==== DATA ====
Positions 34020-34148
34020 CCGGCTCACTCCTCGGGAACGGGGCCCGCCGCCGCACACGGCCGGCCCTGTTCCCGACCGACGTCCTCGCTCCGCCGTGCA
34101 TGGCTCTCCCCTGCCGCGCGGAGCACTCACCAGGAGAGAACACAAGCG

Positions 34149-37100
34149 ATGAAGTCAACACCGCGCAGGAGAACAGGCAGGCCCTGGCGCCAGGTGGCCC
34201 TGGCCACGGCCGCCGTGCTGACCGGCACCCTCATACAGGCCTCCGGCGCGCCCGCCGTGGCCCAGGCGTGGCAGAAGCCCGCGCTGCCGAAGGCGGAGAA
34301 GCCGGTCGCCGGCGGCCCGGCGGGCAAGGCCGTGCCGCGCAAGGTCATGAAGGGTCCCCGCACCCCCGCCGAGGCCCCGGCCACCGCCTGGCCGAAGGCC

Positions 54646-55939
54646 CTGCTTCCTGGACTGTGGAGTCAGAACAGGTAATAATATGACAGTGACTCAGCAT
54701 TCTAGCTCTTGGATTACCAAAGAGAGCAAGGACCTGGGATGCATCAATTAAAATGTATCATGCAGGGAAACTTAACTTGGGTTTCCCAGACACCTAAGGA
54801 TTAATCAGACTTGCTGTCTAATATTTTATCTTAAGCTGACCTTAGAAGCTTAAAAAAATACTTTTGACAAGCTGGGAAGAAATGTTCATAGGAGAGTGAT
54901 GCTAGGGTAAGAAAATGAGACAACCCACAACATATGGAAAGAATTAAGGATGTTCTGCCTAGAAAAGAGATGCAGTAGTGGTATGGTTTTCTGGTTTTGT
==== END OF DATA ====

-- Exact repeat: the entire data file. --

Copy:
Positions 34020-34148
34020 CCGGCTCACTCCTCGGGAACGGGGCCCGCCGCCGCACACGGCCGGCCCTGTTCCCGACCGACGTCCTCGCTCCGCCGTGCA
34101 TGGCTCTCCCCTGCCGCGCGGAGCACTCACCAGGAGAGAACACAAGCG

Positions 34149-37100
34149 ATGAAGTCAACACCGCGCAGGAGAACAGGCAGGCCCTGGCGCCAGGTGGCCC
34201 TGGCCACGGCCGCCGTGCTGACCGGCACCCTCATACAGGCCTCCGGCGCGCCCGCCGTGGCCCAGGCGTGGCAGAAGCCCGCGCTGCCGAAGGCGGAGAA
34301 GCCGGTCGCCGGCGGCCCGGCGGGCAAGGCCGTGCCGCGCAAGGTCATGAAGGGTCCCCGCACCCCCGCCGAGGCCCCGGCCACCGCCTGGCCGAAGGCC

Positions 54646-55939
54646 CTGCTTCCTGGACTGTGGAGTCAGAACAGGTAATAATATGACAGTGACTCAGCAT
54701 TCTAGCTCTTGGATTACCAAAGAGAGCAAGGACCTGGGATGCATCAATTAAAATGTATCATGCAGGGAAACTTAACTTGGGTTTCCCAGACACCTAAGGA
54801 TTAATCAGACTTGCTGTCTAATATTTTATCTTAAGCTGACCTTAGAAGCTTAAAAAAATACTTTTGACAAGCTGGGAAGAAATGTTCATAGGAGAGTGAT
54901 GCTAGGGTAAGAAAATGAGACAACCCACAACATATGGAAAGAATTAAGGATGTTCTGCCTAGAAAAGAGATGCAGTAGTGGTATGGTTTTCTGGTTTTGT